S Prowse, 07/11/07 19:59Report inappropriate post Report 
I strongly suggest the RSPB should produce a postcard (or Christmas card) with a hen harrier on it as they do for many of their other campaigns so members (over 1 million) can send to Buck House to register their disapproval... that would clog the royal mail room. They could also be sent to Gordon Brown and MPs as suggested.
   S Prowse, 07/11/07 20:04Report inappropriate post Report 
Well I had alook on the Wildlife policing unit's website and the most recent news item is from something like September. They have Operation Artemis which is dedicated to Hen Harrier-related crime, I wonder whether they even know about it...
   Ralph Darvill, 07/11/07 22:58Report inappropriate post Report 
Until the RSPB do produce a postcard, you could, like me, wear one of their Hen Harrier enamel badges and ask people you know 'Do you think you could tell the difference between this and a pigeon? Well Prince Harry can't.' It might be the only laugh we get out of this appalling incident.
   Chris Fairchild, 08/11/07 07:46Report inappropriate post Report 
What sort of message does an incident like this send to countries like Greece, Malta, Cyprus and their likes, where we want to dissuade some peasant farmer and his chums from wandering off into the hills and popping off a few thrushes? I was about to suggest that our monarchy should lead by example, but, on reflection, they examples they set on just about everything are not the sort of standards we need in our society.
   Davethedipper, 08/11/07 08:39Report inappropriate post Report 
You may all like to read this blog entry, and I suspect weep...

   Ralph Darvill, 08/11/07 12:14Report inappropriate post Report 
If the powers that be had sent a certain soldier to Iraq then the UK harrier population would have been two more.But you didn't expect these people to own up did you? after all the poor gamekeeper would have lost his job and his tied cottage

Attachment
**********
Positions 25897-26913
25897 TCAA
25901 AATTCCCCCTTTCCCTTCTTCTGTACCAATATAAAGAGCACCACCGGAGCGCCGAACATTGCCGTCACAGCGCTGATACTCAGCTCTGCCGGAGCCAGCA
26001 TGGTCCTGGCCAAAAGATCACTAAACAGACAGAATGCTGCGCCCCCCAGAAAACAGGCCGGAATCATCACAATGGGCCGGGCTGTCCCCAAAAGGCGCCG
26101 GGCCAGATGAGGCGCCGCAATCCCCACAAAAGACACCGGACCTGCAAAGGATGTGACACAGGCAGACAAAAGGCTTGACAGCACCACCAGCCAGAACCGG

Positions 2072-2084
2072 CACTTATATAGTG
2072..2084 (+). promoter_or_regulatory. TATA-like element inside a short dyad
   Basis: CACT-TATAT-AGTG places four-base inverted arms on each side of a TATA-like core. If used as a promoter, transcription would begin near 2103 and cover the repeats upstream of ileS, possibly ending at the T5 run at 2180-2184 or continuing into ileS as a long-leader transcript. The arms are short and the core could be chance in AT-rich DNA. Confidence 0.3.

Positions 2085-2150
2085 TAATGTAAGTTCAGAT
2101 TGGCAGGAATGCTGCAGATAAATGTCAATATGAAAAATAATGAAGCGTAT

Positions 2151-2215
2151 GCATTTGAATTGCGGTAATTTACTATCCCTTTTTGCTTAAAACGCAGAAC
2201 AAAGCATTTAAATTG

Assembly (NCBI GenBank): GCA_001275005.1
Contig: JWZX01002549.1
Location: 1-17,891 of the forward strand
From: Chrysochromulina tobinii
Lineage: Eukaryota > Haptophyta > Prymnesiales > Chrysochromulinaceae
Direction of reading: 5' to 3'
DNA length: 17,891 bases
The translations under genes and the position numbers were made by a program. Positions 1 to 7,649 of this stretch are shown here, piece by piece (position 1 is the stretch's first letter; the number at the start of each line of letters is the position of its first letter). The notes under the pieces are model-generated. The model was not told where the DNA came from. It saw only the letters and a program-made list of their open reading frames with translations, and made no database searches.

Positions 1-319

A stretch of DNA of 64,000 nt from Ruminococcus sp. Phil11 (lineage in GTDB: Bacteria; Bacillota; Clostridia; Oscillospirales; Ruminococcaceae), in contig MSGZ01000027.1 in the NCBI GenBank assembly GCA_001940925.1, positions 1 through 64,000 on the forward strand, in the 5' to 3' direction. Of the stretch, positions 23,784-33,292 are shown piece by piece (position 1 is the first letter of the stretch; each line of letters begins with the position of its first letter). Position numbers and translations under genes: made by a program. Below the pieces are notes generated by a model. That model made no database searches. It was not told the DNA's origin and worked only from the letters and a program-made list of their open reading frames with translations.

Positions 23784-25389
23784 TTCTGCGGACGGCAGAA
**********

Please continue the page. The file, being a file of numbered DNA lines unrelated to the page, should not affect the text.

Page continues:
John Inglis, 08/11/07 19:22Report inappropriate post Report 
I am as outraged as any of you if these hen harriers were shot. But listen to yourselves: you come over as completely unreasonable and as saying what you want to say regardless of the facts. I don't want to be associated with some of these comments. Lets concentrate on the key issue: hen harriers and other birds of prey should be protected. If we carry on in this rabid strain we'll just alienate people who aren't keen birders.
   e j thursday, 08/11/07 20:24Report inappropriate post Report 
Some interesting messages: free speech versus the presumption of innocence until proved guilty...
   John Lawrence, 08/11/07 20:36Report inappropriate post Report 
At last the voice of common sense. Of course we are all furious that this incident has not reached a proper conclusion but the rule of law demands evidence and the Police could find none. A prosecution would not stand up and everyone would have further egg on their faces. I concede that Sandringham handled the business very badly and no doubt Prince Charles as patron of the Wildlife Trusts and prince Philip in a similar position with the BTO should take heed and ensure nothing like this...more more
   Derek Moore, 08/11/07 22:17Report inappropriate post Report 
It would be almost incomprehensible that no one on the royal estate would know the identity of the person, or persons who shot these birds, how many people are allowed to wander there anyway, maybe there will be a backlash from the membership.
   Chris Stone, 08/11/07 22:46Report inappropriate post Report